New Delhi is keenly watching the developments in the US as President Donald Trump hosts his Chinese counterpart Xi Jinping for the first time. An escalation of the trade war between US and China may favor India's strategic interests, says Seshadri Chari, a key functionary of Prime Minister Narendra Modi's Bharatiya Janata Party.
"China's production strength requires a market, and the US is no longer a Chinese market. China, at this stage, cannot risk a meltdown in its economy. It's too politically risky for Xi Jinping. They need a big market. And in Asia, we are the largest market," he was quoted as saying by Bloomberg.
Trump's rhetoric on China and trade or India and outsourcing has been blunt, to say the least.
"We can't continue to allow China to rape our country-and that's what they're doing. It's the greatest theft in the history of the world," Trump said at a May 2016 campaign rally. Not only that, he had promised to raise import tariffs on China to 45 percent, which if actually implemented, could be a serious blow to the Chinese economy.
More recently, on March 31, he had tweeted, "The meeting next week with China will be a very difficult one in that we can no longer have massive trade deficits and job losses. American companies must be prepared to look at other alternatives."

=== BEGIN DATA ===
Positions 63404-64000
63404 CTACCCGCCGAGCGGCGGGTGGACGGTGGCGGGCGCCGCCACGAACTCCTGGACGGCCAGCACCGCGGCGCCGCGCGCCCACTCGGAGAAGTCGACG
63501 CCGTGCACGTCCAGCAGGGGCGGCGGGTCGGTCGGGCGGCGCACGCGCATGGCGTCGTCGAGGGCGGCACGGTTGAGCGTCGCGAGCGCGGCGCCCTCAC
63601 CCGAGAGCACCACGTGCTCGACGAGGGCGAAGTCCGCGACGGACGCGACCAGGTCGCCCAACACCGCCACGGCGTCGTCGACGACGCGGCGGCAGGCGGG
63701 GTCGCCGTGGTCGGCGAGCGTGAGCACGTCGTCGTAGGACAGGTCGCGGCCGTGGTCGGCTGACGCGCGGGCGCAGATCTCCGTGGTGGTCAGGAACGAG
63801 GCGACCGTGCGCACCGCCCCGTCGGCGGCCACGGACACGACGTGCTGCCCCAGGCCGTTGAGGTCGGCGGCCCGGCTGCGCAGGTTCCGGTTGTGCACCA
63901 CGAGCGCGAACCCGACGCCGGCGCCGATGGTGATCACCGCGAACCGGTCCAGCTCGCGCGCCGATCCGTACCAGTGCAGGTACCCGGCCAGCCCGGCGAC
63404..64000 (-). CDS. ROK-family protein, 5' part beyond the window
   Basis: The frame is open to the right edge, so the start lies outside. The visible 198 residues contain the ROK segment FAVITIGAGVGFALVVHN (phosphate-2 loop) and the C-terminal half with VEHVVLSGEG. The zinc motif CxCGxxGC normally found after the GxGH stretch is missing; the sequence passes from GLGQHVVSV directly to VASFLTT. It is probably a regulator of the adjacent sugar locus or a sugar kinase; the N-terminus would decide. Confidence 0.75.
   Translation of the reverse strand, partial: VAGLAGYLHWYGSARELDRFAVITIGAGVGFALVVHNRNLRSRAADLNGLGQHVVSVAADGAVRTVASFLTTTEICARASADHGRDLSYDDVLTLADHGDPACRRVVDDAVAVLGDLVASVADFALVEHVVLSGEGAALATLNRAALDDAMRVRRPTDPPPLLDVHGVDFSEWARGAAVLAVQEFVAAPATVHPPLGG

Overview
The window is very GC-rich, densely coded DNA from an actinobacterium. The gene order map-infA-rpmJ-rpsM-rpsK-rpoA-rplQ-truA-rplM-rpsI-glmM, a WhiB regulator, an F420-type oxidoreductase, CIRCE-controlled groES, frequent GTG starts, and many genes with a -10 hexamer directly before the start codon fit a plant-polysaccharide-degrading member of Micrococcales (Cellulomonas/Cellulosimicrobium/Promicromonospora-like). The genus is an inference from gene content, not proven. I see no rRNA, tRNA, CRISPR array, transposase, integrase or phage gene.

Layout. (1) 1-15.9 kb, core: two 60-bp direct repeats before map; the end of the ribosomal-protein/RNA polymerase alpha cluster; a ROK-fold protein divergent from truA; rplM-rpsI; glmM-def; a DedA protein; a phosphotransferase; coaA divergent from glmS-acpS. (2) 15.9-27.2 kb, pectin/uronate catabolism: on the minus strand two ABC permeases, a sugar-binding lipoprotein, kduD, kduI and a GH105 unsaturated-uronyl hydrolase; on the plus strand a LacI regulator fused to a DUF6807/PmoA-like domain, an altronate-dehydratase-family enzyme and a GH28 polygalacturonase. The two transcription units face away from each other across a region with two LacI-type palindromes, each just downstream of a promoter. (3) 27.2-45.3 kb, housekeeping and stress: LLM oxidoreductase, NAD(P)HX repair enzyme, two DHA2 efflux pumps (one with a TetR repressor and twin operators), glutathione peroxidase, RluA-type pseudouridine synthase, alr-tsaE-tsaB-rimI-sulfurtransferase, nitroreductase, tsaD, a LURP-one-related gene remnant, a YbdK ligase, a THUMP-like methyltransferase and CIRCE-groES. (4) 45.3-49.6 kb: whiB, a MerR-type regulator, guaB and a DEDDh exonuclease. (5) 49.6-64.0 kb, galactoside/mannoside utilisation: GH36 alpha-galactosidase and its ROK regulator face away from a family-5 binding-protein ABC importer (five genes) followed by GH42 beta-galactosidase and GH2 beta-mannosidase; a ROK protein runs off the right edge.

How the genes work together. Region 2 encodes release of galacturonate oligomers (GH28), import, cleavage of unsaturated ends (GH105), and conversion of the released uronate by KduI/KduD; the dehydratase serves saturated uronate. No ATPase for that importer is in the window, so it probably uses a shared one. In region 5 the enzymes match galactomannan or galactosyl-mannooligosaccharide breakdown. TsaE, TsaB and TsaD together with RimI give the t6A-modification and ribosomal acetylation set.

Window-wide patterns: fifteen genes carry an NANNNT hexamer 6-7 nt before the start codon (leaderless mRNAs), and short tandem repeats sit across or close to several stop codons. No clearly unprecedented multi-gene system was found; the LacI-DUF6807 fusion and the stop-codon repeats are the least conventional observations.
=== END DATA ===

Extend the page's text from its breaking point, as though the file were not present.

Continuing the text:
Some research conducted on US-China trade ties add fuel to the fire. A Massachusetts Institute of Technology research study by David Autor maintains that the US lost nearly 1 million manufacturing jobs between 1990 and 2007 due to import competition from China, which is about a quarter of the total manufacturing job loss over that period. In 2016, US trade deficit with China stood at $347 billion.
The US trade representative's office has also listed troubling areas with China over the enforcement of intellectual property rights and agricultural market access. These two form the bulk of problem areas with India as well.
Experts, however, say that a major escalation on the trade front between US and China is not likely at this point.
"The prospect of a trade war sparked with the US, especially Trump's imposition of tariffs, is surely a major cause for concern to the Chinese leadership. The US doesn't hold all the chips as China can retaliate against a range of American exports," Srinath Raghavan, senior fellow, at New Delhi-based Centre for Policy Research, told Sputnik.